Surprisingly, that perceived lack of quality has had no negative impact on Tesla. In J.D. Power’s Automotive Performance, Execution And Layout Study (APEAL) of the same year, which measures how owners emotionally connect to their vehicle by assessing excitement across 37 areas, Telsa achieved the highest ranking ever of any brand. While the diametrically opposed results might confuse some, the explanation is simple. People are willing to overlook (at least temporarily) any quality issues Tesla might have because they love the brand. The Forbes article sums it up best by saying, “Tesla buyers are brand believers. They believe in the electric model and its sustainability. They believe in the technology as well as the performance that the technology provides. Tesla customers believe in Elon Musk and his confidence about his ability to deliver what he promises.” Brand perception matters, and it is hard to envision many other brands generating the clearly visible excitement at Cyber Rodeo.


Charles H. Duell, the Commissioner of the U.S. Patent Office in 1899, was widely quoted as saying, “Everything that can be invented has been invented.” In fairness to the obviously now-deceased Duell, his utterance of that nonsense was later debunked. But veteran automotive marketers can fall into the same trap thinking that every marketing tactic and angle has already been tried. And that those tactics work best because they are the ones that are traditionally used the most, creating a loop of endless stagnation. Cyber Rodeo proved those assumptions are false, and there is still room for innovation.

Cyber Rodeo was a weird and eclectic mix of almost every marketing and event idea. It was a live stream merged with a press conference without the press, a public forum, a concert, an infomercial, a cyberpunk carnival, a weird art exhibit, a rave, a viral video, a keynote speech and a new product launch without any new products. This article from The Verge gives an excellent look at how much was going on at Cyber Rodeo beyond what was on the live stream (hint: it was a lot). Besides Tesla, we don’t know any other automotive manufacturer that would pull off an event like this. By mashing a bit of everything together and taking marketing ideas from other non-traditional areas (the vibe and elements from music festivals were easy to spot), Tesla created something unique and buzzworthy in the automotive space.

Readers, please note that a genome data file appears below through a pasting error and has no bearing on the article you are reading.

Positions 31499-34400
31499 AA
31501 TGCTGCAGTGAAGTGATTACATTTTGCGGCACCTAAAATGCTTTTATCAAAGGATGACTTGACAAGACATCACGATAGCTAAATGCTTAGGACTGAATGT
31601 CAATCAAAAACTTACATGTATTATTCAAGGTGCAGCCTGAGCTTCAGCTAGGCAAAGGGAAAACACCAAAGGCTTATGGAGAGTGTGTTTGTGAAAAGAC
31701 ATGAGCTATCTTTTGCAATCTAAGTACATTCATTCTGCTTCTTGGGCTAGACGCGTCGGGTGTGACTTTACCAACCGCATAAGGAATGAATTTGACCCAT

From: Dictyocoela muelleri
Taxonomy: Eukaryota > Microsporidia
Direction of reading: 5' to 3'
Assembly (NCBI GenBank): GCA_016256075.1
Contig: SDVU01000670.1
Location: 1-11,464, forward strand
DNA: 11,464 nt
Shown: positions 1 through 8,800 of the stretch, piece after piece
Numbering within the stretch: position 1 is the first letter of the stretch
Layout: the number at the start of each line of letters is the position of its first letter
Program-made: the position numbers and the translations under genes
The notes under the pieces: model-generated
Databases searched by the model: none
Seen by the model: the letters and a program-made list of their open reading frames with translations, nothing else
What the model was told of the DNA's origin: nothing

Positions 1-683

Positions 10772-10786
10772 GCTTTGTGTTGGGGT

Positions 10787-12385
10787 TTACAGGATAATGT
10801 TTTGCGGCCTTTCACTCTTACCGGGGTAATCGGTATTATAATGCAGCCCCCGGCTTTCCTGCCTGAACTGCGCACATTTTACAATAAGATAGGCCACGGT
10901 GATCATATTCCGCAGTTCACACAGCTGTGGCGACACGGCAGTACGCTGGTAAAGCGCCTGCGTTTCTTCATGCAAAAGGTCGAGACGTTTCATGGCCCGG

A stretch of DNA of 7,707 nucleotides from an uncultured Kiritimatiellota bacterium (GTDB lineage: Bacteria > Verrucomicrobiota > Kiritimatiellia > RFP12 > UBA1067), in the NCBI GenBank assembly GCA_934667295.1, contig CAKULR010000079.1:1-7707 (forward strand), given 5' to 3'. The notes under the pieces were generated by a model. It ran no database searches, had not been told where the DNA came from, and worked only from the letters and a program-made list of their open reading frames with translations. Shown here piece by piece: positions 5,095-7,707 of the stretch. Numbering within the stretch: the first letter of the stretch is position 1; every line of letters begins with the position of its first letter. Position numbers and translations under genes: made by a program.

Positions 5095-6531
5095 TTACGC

Tesla famously (or infamously) dissolved its public relations department in 2020. Musk has had harsh comments for the press in the past, accusing them of treating Tesla unfairly. And Tesla and Musk can generate vast amounts of media coverage without almost no effort. Both factors undoubtedly played a role in axing Tesla’s PR team. But a skilled public relations team doesn’t just talk to the media or answer their questions. They can help guide and focus the media on covering what is most important to your brand. This lack of public relations team working in the background was noticeable at Cyber Rodeo.

From a futurist, technology, investor and business standpoint, the show’s biggest star should have been the Gigafactory itself. Even with Musk’s grandiose statements set aside, the new Texas Gigafactory is a big deal. It significantly ups Tesla’s production capacity both in the United States and globally. And it positions Tesla perfectly for future growth while using innovative technology. While Musk did explain this, most media coverage went to “shinier” items like an updated Cybertruck prototype, AI-infused humanoid robots that will save humanity, drone shows, Musk’s cowboy hat or just how “cool” everything was. Only a couple of media outlets gave the significance of the factory more than just a passing mention. A skilled public-relations team could have changed that.

At Kahn Media, we are experts in media and influencer relations, well aware of the vital role of skilled public-relations specialists. Our highly-experienced team can get your company the coverage and exposure it needs to generate sales and build your brand. Contact us to see what is possible.